Here is the sequence of events. Brandon Scott Gorell wanted to run a short story contest for kicks, and charged an entry fee/gathered donations from various publishers/pals to make the contest interesting. Tao Lin, for the eight reasons reiterated here, decided to enter the contest under an assumed name. BSG figured that this would happen, and made no secret of the fact that the contest guidelines wouldn't prevent him from doing this. As actual contestants mention in this comment thread, those contestants who were familiar with the whole Muumuu House thing figured Tao Lin was going to enter and win anyway, so nothing was a huge surprise about this.
I only knew about this whole thing because Xerxes Verdammt, of "I write for the Fiction Circus" fame, submitted a story to the contest called "The Porn Peddler." I think it is better than Tao Lin's story—I stand by my belief that "Seven-Day Caribbean Cruise" is kind of a phoned-in story in the imitable Tao Lin style, and that Tao Lin has done better work within this style—but then I would think that, and the whole point of the contest was to figure out what BSG thinks is a good story. Those who thought it was worth $7 to get vetted/not vetted by BSG, or who thought that the idea of the contest was funny, paid their $7.
So why did people get so mad about the results?
First: the fact that it was not originally admitted that the story was Tao Lin's. This shifted the perception of events from "ha ha, fail" to "cover-up at Muumuu House" once the initial suggestion that Tao Lin had written the story came up. Sarah Schneider responding to the original revelation that Tao Lin wrote the story with "please stop making up lies about my story" and Tao Lin initially dodging the question entirely maybe did not help to promote the image that a scam or cover-up was not happening. This is a common problem of covering up the authorship of a story: you get accused of being responsible for a cover-up.
Second: the weird defensiveness on the part of BSG and Tao Lin once the admission about authorship was made. Both stated over and over that (a) the guidelines said this situation could happen, (b) writing should be judged on its own merits, rather than on the merits of the writer, ergo (a & b --> c) there is no problem with the result.
To this was added (d) you are stupid for being upset (e.g. BSG's comments: "my decision seems to challenge people's worldviews, or something / it seems really simple to me, though", "'how many times to i have to say' that i chose the winner based on how much i enjoyed the story", "feels like i'm trying to explain something to a 4th grader", and "can you just explain the way i did not follow the contest guidelines / i'm going to write that two more times, to ensure that see this question / can you just explain the way i did not follow the contest guidelines / can you just explain the way i did not follow the contest guidelines"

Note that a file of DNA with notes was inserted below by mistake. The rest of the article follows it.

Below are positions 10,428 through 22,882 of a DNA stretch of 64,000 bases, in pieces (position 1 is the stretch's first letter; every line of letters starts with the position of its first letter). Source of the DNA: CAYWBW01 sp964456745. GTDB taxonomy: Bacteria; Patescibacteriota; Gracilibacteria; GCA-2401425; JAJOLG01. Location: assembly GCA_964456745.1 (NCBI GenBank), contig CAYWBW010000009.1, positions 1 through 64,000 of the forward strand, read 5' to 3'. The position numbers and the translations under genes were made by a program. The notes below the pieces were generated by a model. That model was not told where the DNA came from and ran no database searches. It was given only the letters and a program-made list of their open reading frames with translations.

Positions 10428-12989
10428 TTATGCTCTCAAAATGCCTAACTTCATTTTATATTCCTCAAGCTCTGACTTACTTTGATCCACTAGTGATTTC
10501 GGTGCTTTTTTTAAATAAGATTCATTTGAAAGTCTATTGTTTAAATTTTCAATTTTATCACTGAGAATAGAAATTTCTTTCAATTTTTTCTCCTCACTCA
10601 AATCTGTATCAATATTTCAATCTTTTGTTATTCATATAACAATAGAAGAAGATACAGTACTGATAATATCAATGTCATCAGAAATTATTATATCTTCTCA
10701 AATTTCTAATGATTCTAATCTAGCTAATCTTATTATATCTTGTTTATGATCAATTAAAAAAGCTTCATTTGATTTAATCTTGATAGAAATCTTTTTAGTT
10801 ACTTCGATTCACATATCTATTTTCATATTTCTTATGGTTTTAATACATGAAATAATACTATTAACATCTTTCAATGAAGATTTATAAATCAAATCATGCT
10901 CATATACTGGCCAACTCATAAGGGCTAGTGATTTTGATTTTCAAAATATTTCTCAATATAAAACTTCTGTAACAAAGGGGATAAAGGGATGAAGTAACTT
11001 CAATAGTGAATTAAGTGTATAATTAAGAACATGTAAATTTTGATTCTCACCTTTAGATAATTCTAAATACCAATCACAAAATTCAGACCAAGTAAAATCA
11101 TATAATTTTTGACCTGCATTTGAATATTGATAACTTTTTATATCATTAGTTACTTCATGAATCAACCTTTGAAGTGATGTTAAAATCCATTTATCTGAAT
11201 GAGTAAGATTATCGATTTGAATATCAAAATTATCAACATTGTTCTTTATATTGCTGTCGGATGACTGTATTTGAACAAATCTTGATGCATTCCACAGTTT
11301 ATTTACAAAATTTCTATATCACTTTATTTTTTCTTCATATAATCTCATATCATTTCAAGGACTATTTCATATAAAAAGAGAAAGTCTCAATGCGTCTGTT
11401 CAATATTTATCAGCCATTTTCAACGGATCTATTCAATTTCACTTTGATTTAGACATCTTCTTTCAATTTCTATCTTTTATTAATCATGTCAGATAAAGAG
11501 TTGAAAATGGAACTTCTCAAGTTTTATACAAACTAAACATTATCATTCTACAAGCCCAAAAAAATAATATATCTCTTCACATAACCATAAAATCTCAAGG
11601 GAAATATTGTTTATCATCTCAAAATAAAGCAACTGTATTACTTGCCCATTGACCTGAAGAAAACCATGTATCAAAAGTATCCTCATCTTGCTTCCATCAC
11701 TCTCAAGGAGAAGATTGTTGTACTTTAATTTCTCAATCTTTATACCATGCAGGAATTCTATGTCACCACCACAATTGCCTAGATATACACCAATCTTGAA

To put the argument in these weird mechanistic terms, to say "can you just explain the way I did not follow the guidelines etc. etc.," "the guidelines are transparent and fair and were followed," "Nomad is the perfect being all imperfect beings will be perfected," is frustrating because I guess people like the feeling of talking to human beings, acknowledging that some kind of emotional experience was happening in the people who thought this event was both funny and suspicious. One reason many people dislike the Muumuu House style is because it's entirely founded on the tactic of writing about human emotion and relationships in completely mechanistic terms, all about eliminating emotion in favor of an objective worldview, vis:
"I look at products with concrete (non-'artistic') functions and I try, firstly, to view the product (such as any medicine or vitamin or soap or cleaner or food, etc.) concretely and without preconception in order to see 'what it really does,' deliberately not believing the stated functions, to some degree"
Adding the "are you stupid/did you even watch my video" levels of implication to this style, which is pretty much straight up Sartrean "bad faith," did not help.
Third: people kind of like giving Tao Lin shit, turns out. This probably has to do with the perception that his success is wholly undeserved.
I do not believe that Tao Lin's success is wholly undeserved. (a) He works pretty fucking hard at promoting his and his friends' work, (b) his fiction at its best is pretty good at communicating the way people in which actually live, and (c) copping the style in which people write blogs and hasty instant messages to one another and running with that style is straight-up brilliant.
But it is a fact that a lot of Tao Lin's initial fame came from sending emails to people until they mentioned him out of sheer irritation, and later thought that his book was kind of okay. This breeds resentment, which is why sowing the wind is not the recommended strategy for breaking into the fiction rackets. You deserve the success you get based on the way in which you achieve that success. Tao Lin's success was initially based on irritating people/Gawker until they paid attention to him, and so, surprise, people perceive him as the kind of guy who will do irritating things like, I don't know, entering a short story contest with a monetary prize that was judged by someone with whom you are in a business relationship.
But surely this is innocent! As BSG says, there is no conflict of interest, because the conflict of interest was announced in the guidelines! It's true that the blatant conflict of interest here was mentioned prominently from the get-go. So why did Tao Lin think that it was a good idea to even put himself in this position?
Tao Lin had to have been conscious of the "shitstorm" that he was inviting for entering this contest under another person's name in exchange for (a) cash, (b) publicity for his girlfriend, and (c) the opportunity to pull a Tom Sawyer at his own literary post-mortem.
It is entirely accurate to state that articles that are "good copy" are the articles that are written, posted, and picked up by other people; it is also entirely accurate to state that Tao Lin is pretty much always "good copy." His entire strategy for getting hits and/or readers is and always had been to make himself "good copy," and thus people give him a lot of shit.
It is also entirely accurate to state that our initial article was not in every point accurate. Specifically: